However, it seems they mean “travel is fatal to the people you hit with your car while traveling,” because they certainly don’t seem to mean “travel immerses you in other people’s values to the extent you rethink your own worldview by trying on someone else’s.” Mark Twain was a satirist, so it’s all really up in the air. A matter of opinion. The jury’s out. Perhaps, as many totally not racist white people defensively explain every day, just because I benefit from and participate in a system that oppresses others doesn’t make me an oppressor. Exclamation point! Haven’t we already conceded enough? Several words: bike lanes and Barack Obama. For everything Portland stands for, it is incredibly accepting of affluent white self-entitled motorist young people in love with their own privilege. They are comfortable here and they invite their friends. They go for a drive and say obnoxious things about the bicyclists on their way to brunch at 1PM on a Tuesday. If it were a scene in a John Carpenter movie, they would hit the bicyclist (a la The Toxic Avenger [not a John Carpenter movie, btw]) and every word out of their mouths would be accurately translated to “White Supremacy,” repeated over and over again, punctuated by laughter. But this is not a horror movie, it is “reality.”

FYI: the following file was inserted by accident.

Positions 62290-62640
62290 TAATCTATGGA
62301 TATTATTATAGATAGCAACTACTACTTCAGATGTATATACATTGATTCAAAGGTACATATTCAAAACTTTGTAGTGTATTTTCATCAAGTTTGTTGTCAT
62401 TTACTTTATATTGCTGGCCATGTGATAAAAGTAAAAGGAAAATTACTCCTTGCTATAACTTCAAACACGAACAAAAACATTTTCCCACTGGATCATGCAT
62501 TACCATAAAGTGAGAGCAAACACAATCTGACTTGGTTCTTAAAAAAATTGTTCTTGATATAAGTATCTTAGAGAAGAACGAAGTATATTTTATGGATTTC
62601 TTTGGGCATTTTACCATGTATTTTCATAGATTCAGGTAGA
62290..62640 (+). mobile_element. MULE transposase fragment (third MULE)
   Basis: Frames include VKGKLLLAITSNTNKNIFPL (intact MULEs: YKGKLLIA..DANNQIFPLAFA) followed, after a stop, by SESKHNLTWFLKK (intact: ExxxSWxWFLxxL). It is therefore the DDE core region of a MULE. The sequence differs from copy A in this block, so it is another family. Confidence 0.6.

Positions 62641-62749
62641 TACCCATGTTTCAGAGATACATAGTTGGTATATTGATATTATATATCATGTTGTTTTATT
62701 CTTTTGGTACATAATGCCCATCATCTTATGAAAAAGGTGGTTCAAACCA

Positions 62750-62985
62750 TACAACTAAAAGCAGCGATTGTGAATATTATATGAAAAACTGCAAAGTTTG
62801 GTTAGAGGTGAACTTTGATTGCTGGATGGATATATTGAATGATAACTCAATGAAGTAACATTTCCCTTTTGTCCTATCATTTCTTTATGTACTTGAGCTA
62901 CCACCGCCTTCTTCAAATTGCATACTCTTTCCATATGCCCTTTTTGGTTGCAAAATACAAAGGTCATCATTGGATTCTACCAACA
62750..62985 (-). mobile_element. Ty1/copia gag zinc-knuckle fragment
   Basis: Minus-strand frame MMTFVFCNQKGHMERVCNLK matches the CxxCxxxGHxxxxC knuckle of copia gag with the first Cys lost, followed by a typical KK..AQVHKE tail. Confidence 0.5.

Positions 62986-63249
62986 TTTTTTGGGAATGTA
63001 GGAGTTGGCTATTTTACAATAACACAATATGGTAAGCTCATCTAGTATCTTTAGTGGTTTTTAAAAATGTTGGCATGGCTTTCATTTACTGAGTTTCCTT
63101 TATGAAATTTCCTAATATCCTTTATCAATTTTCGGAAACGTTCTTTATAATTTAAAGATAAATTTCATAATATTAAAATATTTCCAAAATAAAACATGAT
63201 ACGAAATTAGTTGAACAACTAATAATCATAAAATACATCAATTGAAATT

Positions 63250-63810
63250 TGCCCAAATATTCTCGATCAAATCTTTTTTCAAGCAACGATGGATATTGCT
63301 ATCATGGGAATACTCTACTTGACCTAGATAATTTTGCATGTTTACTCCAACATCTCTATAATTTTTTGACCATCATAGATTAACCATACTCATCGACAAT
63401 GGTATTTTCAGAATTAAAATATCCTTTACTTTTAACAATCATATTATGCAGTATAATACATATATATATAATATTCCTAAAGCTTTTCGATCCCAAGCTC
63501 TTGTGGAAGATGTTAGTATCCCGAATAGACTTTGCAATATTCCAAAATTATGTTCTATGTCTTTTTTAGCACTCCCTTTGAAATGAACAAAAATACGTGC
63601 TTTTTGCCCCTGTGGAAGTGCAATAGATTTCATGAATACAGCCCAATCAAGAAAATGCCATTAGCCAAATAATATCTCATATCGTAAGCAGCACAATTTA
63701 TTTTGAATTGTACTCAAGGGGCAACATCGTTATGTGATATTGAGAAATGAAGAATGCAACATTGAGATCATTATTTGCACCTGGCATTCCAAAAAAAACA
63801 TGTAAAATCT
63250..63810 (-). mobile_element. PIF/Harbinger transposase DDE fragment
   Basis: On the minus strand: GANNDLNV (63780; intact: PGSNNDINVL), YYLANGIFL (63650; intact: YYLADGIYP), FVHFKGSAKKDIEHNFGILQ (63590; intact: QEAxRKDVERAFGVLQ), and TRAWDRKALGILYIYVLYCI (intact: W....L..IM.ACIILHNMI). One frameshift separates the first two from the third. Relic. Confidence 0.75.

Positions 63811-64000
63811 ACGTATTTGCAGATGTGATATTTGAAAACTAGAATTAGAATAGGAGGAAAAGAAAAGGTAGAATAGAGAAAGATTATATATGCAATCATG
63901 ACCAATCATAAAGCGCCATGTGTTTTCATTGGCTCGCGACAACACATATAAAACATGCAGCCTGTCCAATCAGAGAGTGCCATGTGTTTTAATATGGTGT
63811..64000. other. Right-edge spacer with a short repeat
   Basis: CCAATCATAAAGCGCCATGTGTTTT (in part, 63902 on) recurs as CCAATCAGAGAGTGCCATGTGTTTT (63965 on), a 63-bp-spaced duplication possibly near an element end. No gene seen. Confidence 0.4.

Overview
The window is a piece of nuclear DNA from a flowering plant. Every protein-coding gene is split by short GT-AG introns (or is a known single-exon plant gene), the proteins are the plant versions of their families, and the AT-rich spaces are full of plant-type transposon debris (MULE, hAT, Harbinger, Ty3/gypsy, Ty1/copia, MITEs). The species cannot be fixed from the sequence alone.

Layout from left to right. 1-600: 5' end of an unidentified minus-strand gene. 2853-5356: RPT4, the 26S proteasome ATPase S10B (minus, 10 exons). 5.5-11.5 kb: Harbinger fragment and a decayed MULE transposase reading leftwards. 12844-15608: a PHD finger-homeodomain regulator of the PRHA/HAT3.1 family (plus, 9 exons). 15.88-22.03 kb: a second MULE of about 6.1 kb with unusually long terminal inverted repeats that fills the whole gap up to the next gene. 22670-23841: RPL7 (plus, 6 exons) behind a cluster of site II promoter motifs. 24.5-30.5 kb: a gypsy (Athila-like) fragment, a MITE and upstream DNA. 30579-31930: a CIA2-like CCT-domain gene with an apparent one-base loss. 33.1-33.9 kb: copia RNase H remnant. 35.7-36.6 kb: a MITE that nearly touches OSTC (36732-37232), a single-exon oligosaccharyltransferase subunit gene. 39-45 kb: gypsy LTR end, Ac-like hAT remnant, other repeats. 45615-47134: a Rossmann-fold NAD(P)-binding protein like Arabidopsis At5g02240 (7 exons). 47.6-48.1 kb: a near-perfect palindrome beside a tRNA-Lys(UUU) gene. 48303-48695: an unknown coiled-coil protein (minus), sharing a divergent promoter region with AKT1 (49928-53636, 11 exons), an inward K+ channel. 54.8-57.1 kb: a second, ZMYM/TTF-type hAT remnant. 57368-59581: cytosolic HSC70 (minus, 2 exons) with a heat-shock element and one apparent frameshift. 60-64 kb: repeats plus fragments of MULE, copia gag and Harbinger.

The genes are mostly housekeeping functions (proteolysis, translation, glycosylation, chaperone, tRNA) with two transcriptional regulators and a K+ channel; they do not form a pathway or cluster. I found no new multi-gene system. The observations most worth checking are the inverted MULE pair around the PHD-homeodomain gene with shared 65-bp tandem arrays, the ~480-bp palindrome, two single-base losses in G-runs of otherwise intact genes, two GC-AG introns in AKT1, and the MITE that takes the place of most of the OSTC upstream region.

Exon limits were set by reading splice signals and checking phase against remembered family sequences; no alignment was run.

By “reality,” in this moment, I mean the internet, and that is what is at the heart of this, what is in front of me, and you, what inspires list/click-oriented “writing.” People using facebook click on list-oriented content, so list-oriented content gets more ad revenue, so bullshit makes money and even more if it stokes controversy. The internet is destroying intelligent discourse. QED (as though people on a large scale were ever engaged in or with intelligent discourse, as though there were ever any to destroy…).